Results 1 - 10 of 66710
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[en] The effects of adding warm plasmas on the kinetic DCLC mode in high β loss cone plasmas are investigated in detail. It is found that when the fluid DCLC mode is stabilized by a small amount of warm plasma, the kinetic excitation still remains due to two different mechanisms, namely, (1) magnetic drift resonance dissipation excites the negative energy wave; (2) a new type of positive energy wave can become unstable as the resonance condition is met. Comparing with fluid approximation theory, more warm plasmas are needed to suppress the kinetic DCLC instabilities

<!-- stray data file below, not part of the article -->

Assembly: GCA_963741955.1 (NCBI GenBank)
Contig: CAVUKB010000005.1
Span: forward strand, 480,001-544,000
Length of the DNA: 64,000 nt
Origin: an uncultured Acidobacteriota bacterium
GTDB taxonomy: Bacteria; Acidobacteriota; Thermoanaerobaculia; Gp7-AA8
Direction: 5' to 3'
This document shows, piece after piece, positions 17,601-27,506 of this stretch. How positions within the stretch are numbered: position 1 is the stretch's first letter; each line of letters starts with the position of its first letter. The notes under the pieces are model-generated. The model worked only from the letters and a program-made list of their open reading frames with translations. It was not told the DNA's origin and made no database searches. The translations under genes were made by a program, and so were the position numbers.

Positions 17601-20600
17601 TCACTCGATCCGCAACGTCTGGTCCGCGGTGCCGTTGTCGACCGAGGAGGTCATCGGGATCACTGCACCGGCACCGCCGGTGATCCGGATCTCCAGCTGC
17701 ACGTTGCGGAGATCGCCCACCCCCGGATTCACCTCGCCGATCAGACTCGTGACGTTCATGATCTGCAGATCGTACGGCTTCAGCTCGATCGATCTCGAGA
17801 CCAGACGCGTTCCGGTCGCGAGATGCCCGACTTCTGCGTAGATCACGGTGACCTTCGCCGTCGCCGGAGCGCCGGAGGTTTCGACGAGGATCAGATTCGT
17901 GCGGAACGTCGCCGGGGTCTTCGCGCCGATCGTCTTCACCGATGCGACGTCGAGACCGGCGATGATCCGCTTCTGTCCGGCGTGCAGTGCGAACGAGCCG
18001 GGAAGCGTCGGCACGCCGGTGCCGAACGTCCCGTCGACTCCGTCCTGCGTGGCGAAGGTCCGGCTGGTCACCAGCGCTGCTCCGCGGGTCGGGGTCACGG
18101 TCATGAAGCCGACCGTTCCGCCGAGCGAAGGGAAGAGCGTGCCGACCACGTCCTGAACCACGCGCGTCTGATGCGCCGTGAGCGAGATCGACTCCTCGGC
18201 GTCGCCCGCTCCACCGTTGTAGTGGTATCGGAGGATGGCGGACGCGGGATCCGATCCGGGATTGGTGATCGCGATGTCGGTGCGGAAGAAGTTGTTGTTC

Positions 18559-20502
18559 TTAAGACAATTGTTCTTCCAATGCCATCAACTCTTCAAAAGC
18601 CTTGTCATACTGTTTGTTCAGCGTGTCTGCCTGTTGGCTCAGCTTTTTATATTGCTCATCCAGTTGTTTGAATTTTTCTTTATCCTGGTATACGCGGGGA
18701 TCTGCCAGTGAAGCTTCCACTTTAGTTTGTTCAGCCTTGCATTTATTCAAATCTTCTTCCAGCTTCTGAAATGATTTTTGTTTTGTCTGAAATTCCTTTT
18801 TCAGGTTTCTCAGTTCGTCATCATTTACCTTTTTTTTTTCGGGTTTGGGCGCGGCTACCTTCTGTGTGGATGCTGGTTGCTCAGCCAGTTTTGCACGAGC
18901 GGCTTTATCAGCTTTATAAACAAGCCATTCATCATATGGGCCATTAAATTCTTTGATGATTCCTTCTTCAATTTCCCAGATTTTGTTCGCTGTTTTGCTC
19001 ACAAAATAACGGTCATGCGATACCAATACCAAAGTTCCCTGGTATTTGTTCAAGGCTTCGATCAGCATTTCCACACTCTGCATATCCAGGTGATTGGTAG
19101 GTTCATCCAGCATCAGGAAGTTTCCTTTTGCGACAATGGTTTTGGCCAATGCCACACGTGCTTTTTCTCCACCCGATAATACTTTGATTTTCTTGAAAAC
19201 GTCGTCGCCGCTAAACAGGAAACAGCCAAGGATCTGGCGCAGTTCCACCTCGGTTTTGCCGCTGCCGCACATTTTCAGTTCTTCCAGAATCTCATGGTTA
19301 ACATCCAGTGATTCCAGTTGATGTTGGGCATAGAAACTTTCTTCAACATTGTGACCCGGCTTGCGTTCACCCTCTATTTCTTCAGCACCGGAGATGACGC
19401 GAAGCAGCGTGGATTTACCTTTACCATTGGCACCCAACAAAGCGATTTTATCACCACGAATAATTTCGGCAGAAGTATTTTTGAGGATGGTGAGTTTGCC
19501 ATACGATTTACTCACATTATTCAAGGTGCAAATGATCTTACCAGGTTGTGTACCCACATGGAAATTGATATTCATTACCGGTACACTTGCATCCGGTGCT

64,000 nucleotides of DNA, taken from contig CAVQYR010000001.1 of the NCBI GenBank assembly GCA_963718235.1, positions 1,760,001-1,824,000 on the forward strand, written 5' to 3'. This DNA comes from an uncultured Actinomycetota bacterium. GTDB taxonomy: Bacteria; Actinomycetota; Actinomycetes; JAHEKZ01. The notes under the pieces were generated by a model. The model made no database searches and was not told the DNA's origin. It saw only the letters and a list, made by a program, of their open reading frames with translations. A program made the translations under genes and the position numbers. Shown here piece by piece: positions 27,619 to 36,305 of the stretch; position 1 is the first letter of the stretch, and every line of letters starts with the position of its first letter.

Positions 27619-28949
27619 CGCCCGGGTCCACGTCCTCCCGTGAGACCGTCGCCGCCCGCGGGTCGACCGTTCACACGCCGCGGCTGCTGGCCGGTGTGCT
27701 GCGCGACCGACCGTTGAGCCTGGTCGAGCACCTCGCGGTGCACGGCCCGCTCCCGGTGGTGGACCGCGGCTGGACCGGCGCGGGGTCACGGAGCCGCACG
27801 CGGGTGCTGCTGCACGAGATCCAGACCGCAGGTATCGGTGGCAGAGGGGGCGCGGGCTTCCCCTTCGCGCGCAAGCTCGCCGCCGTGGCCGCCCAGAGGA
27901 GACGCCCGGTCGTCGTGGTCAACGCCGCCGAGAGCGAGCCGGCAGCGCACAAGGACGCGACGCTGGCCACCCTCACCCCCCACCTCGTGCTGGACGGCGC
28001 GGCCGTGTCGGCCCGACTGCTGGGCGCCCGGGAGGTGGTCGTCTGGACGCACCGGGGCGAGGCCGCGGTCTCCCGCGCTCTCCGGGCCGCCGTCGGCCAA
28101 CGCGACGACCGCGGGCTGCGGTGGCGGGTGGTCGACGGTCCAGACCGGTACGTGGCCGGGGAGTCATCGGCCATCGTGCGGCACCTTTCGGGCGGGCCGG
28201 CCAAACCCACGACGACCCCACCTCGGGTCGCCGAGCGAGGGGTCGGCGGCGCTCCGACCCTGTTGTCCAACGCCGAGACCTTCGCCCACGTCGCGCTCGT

[en] The role of the functional elements of the compact torus system in suppressing energy and particle losses from the plasma is demonstrated. Experiments are carried out using the TOR and BN facilities with B=7-11kG, n=(2-4)x1015cm-3 using compensated diamagnetic loops, radially inserted magnetic probes, neutron and X-ray detectors and an He-Ne laser interferometer (∫ndl). It is established that power losses of magnetic flux and energy develop under conditions of spontaneous shaping of the closed structure or when the control elements are partially utilized. A marked improvement in all the characteristics of the compact torus is observed when programmed operation of the control elements is optimized (in accordance with the compact torus concept developed at the Kurchatov Institute). An appreciable increase in energy inside the separatrix is observed when the start of the longitudinal wave is delayed; the evolution of the geometrical dimensions and parameters of the plasma during compression satisfactorily agrees with two-dimensional MHD calculations assuming zero losses. When the external field is reduced, an increase in the radius and length of the compact torus is observed, which to within measurement error obeys the adiabatic law. An ion temperature of T approx.= 1.4keV is achieved, and the collisionless nature of the heating (lambdasub(ii)/L approx.= 50) is confirmed. It is established that an unfavourable torus structure which initiates losses may be self-sustaining. (author)